February is American Heart Month and unfortunately, most of us know someone who has had aheart attack or stroke. Cardiovascular disease (CVD) is the leading cause of death in the United States; in fact one in every three deaths is from heart disease and stroke, equal to 2,200 deaths per day, according to the Centers for Disease Control and Prevention (CDC). Also, more women die of heart disease than all forms of cancer combined, and CVD is the most common cause of death in patients with celiac disease.
Celiac disease is an autoimmune disease that damages the small intestine and interferes with absorption of nutrients from food. It can be difficult to detect, for example some of the symptoms can include: bloating/gas, diarrhea and/or constipation, fatigue/lethargy, joint pain, and headaches, all of which are common symptoms for many of us! But if you have one or more of these symptoms this does not mean you have a sensitivity to gluten or celiac disease. If you suspect that you have Celiac disease, you may want to get tested. It is important to note that one needs to be consuming gluten for accurate results. The first step would be to have a blood test to test for certain autoantibodies, which is a protein. If you test positive, an intestinal biopsy would need to be performed to confirm the diagnosis. Celiac disease is hereditary, so if a family member has been diagnosed, you may want to get tested too. Internationally, one-percent of the worldwide population has celiac. On the west coast of Ireland and Sub Sahara (Ethiopia) the statistics are slightly higher with 1 in 65 being diagnosed, and Northern China and India have a higher rate than the rest of Asia.
Recent findings show inflammation is a risk factor for atrial fibrillation (Afib), an irregular and often rapid heart rate, and there is a positive correlation between celiac and Afib, in both before and after diagnosis. Therefore, patients with celiac disease have an increased risk of Afib. If you have been diagnosed with celiac disease you are at a 19% increased risk for coronary heart disease, which is the narrowing of the coronary arteries. The reason for the inflammation and increased risk for celiac patients is unknown. One theory is that the increased risk may be related to poor dietary compliance. A gluten-free (GF) diet is not an easy diet to follow, unless you love to cook all your own meals! Let’s look at some of the issues with the GF diet.
Typically a wheat-based diet is naturally high in fiber and B-complex vitamins, and it offers great taste, variety and palatability. Wheat based foods are required by the FDA to be enriched or fortified with iron, thiamin, niacin, riboflavin and folate. Specialty gluten-free products on the other hand are not required to be enriched or fortified, and these products do not typically offer all of the nutrients the body requires. GF products use starches that are dry, which causes foods to crumble; therefore the manufacturers add fat, sugar, salt, and palm oil to compensate for texture. So, compared to wheat-based products you receive an increase in fat and calories, and a decrease in fiber and B-complex vitamins, leading to nutrient deficiencies, increased risk of heart disease, and weight gain.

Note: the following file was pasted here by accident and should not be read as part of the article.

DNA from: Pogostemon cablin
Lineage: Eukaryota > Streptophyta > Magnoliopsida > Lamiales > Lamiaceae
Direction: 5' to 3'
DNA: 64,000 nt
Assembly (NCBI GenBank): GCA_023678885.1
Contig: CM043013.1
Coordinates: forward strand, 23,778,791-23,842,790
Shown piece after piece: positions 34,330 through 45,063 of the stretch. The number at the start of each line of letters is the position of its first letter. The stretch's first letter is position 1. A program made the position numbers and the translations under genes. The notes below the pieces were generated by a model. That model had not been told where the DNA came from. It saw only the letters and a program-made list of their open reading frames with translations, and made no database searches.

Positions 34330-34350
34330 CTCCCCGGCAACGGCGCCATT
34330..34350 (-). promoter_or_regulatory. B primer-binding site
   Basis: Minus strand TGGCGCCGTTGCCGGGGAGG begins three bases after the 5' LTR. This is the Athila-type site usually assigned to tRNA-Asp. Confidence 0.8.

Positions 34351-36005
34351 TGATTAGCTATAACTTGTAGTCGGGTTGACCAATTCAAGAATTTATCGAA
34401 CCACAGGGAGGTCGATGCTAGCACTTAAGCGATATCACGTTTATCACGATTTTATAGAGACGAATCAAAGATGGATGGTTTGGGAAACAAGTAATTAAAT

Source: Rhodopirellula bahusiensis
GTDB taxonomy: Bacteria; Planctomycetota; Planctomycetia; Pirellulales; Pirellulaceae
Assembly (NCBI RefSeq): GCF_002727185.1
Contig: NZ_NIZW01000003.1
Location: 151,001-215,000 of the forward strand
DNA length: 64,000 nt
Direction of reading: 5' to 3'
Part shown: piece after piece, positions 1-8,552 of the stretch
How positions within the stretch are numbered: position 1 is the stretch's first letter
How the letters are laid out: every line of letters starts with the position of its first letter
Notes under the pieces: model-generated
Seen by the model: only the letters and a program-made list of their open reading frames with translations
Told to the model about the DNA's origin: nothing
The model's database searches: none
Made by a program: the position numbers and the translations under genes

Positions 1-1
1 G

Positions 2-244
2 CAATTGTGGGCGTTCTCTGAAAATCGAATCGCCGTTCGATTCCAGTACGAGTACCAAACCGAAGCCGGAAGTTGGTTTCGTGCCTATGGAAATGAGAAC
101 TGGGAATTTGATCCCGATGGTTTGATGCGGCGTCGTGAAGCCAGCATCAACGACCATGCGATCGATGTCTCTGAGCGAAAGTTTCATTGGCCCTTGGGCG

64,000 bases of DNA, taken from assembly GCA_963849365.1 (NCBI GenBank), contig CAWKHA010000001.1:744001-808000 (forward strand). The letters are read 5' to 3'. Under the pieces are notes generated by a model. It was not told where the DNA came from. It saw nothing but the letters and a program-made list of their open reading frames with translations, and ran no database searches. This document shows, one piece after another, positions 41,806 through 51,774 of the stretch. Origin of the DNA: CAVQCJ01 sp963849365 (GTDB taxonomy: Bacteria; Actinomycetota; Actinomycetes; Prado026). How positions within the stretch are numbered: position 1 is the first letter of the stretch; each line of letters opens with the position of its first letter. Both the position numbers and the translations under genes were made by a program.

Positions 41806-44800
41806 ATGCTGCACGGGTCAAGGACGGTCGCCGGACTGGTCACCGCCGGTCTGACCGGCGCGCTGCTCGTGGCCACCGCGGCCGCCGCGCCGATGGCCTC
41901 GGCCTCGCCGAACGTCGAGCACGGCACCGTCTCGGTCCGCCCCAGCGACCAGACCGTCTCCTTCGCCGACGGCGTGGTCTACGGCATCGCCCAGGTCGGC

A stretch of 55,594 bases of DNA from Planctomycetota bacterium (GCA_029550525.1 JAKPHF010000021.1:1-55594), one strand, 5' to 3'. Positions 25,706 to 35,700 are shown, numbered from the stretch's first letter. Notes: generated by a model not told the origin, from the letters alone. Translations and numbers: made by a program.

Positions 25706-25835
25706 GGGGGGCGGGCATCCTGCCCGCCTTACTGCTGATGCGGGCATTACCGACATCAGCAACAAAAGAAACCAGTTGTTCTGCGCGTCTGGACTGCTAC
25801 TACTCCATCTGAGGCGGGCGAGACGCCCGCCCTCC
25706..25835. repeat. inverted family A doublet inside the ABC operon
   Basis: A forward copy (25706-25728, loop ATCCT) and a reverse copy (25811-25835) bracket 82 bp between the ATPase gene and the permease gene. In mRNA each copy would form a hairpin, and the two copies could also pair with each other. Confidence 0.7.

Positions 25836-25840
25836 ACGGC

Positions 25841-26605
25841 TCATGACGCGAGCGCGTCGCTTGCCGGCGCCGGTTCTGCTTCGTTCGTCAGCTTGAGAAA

So if you have celiac disease or are sensitive to gluten I would suggest using a “food as medicine” approach to your diet. You should focus on WHOLE foods versus highly processed GF-free packaged foods, use nutrition-dense alternative ingredients, and learn some culinary skills for cooking with GF-free foods. Here are a few grains you may want to add to your GF diet. Buckwheat, a great source of protein, is high in fiber and a good source of B vitamins. Use it in soups, hot cereal, and pasta dishes (it has a nutty taste). Millet, which is one of the oldest grains, is high in magnesium, vitamin A, B-complex, and fiber (good as a side dish). If you can find millet flakes, you can eat them as a cereal or use for baking. Another great grain is quinoa, which is high in protein. In fact, it is very similar to the protein you get from milk. Also, quinoa is a good source of fiber, B-complex, and iron. Quinoa can be used as a side dish, in salads, for baking, and with pasta.
February is the month to focus on heart health. As you can see, if you have celiac this is even more of a challenge. I suggest you visit the CDC website at www.millionhearts.hhs.gov and take the “Million Hearts™ pledge”, which includes being physically active for at least 30 minutes most days of the week and knowing your ABCS. Ask your doctor if you should be taking Aspirin every day. Find out if you have high Blood pressure or Cholesterol, if you do, get effective treatment. Finally, if you Smoke, get help to quit. Everyone should strive to eat a heart-healthy diet, especially if you have celiac. This would include being aware of you calorie intake, including fresh fruits and vegetables on a daily basis, and limit your sodium and trans fat intake. Also remember, if you need help with how to make these changes look for a Registered Dietitian, who is the best source of practical, affordable and credible food and nutrition information!